@Zanson: "as an array is a pointer" is not correct. Array is an "array", it might be converted to a pointer type whenever required, for example while passing an array to a function, array in the calling function is converted to a pointer type as formal argument in the called function. –  Prasoon Saurav Dec 22 '09 at 15:15
    
@Prasoon yeah I read the compiler warning and missed the 2d part when I first answered. –  Zanson Dec 22 '09 at 15:16

Use boost::multi_array. See the doc and this question for details.

That will help you avoid a lot of errors.

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If the size of matrix does not need to change through the function, you can declare the ints storing the string length as const. This allows you to create a multi-dimensional array that can vary in size for each function call, but retains a constant size for the duration of the function.

#include <iostream>
#include <string>

using namespace std;

int someFunc(string, string);

int someFunc(string s1, string s2)
{
    const int x = s1.length();
    const int y = s2.length();

    int matrix[x][y];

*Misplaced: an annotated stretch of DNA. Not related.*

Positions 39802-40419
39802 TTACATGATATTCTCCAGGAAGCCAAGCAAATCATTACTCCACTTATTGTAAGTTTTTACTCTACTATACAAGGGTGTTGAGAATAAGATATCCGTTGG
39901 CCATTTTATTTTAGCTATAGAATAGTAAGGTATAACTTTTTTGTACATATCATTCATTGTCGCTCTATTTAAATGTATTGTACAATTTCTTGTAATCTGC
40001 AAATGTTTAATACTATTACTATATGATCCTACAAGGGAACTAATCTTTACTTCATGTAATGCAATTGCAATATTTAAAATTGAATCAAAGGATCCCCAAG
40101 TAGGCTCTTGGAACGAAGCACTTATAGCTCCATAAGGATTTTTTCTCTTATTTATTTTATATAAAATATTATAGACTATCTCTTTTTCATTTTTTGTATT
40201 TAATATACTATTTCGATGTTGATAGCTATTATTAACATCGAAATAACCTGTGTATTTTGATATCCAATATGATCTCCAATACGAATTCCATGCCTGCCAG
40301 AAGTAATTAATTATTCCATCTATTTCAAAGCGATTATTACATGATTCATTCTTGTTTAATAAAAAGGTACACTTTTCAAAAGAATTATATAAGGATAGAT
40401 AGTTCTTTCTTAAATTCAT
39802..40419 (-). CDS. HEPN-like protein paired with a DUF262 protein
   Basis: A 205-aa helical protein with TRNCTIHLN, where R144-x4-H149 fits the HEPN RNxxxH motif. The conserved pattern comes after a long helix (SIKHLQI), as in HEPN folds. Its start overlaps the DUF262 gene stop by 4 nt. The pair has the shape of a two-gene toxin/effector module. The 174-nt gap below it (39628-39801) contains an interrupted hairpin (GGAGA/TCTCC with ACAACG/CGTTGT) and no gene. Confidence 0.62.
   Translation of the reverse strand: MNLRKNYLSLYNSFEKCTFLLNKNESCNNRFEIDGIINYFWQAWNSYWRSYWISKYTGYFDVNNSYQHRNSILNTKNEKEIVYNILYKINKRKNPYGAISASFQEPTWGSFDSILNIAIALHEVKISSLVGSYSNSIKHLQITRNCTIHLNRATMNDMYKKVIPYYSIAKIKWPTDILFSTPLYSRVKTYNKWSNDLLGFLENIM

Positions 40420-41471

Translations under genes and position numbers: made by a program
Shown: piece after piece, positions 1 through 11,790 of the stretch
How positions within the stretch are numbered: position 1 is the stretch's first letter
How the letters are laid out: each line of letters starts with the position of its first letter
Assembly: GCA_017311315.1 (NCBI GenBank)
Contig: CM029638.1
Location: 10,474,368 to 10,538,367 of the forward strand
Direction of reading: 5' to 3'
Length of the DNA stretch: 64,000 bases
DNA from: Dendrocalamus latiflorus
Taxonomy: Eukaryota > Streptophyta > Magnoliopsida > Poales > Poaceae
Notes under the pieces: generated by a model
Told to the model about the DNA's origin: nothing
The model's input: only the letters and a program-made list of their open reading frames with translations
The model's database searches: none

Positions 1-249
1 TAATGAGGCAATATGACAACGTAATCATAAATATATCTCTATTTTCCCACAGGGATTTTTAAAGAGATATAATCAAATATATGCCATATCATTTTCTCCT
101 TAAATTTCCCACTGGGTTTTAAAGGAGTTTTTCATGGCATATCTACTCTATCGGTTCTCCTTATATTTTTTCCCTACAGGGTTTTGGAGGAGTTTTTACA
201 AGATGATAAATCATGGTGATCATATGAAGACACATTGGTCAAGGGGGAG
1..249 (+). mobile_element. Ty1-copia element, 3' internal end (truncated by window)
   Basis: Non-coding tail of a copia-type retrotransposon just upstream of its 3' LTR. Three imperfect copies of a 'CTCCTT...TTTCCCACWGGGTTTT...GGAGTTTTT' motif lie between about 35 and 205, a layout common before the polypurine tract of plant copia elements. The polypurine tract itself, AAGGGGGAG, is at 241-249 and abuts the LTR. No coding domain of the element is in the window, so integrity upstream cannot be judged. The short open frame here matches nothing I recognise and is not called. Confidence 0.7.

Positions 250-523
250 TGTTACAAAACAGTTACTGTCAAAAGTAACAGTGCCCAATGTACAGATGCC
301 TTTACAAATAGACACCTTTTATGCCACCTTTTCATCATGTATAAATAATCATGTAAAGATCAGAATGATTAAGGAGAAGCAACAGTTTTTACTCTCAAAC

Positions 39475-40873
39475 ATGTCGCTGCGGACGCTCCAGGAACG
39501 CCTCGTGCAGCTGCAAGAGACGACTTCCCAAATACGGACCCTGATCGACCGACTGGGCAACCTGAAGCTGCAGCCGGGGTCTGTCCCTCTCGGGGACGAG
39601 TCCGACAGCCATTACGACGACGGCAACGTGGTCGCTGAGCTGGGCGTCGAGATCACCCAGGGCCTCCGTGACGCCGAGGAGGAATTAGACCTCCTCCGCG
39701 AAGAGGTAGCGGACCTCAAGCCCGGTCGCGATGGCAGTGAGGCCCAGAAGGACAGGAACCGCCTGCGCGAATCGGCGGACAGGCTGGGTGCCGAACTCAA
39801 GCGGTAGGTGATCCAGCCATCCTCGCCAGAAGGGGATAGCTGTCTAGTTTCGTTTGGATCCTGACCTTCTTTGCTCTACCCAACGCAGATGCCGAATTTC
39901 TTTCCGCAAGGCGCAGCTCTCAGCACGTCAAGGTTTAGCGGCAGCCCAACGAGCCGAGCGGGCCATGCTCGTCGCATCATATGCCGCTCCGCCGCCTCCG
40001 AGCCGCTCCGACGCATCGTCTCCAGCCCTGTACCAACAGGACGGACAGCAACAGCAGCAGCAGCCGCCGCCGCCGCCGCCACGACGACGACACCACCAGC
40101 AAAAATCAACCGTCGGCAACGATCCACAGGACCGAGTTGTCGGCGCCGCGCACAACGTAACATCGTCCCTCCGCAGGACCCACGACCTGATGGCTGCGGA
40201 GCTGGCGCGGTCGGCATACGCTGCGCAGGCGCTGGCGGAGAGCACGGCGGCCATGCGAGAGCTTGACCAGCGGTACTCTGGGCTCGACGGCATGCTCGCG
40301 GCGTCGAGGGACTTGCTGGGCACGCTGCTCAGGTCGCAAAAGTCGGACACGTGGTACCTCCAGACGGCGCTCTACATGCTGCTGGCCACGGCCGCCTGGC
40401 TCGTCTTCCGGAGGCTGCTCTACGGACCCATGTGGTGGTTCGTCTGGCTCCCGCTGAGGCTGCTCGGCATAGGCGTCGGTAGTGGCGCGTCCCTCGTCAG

int result=0;

    for(int i=0;i<x;i++)
    	for(int j=0;j<y;j++)
    		matrix[i][j]=i*j;

    for(int i=0;i<x;i++)
    	for(int j=0;j<y;j++)
    		result+=matrix[i][j];

    return result;
}

int main()
{
    string s1 = "fubar";
    string s2 = "somethingelse";

    cout<<someFunc(s1,s2)<<endl;
}

EDIT: On reading one of the other answers posted while I was writing mine, I suppose you should use const size_t instead of const int. Sorry, my C++ is just a little rusty.

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You cannot have a matrix of non-constant row size.

You may choose to have an "array of pointers to arrays" structure which can be indexed as pp[a][b] just as a matrix. You cannot allocate such a structure with a single new. You will have to build it manually within a buffer.

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It's more like a syntax problem.

Last check in gcc 4.4, int matrix[x][y]; seems to work as expected. If your array don't need resizing in the middle of the function. You may try this syntax and see if it works in your compiler.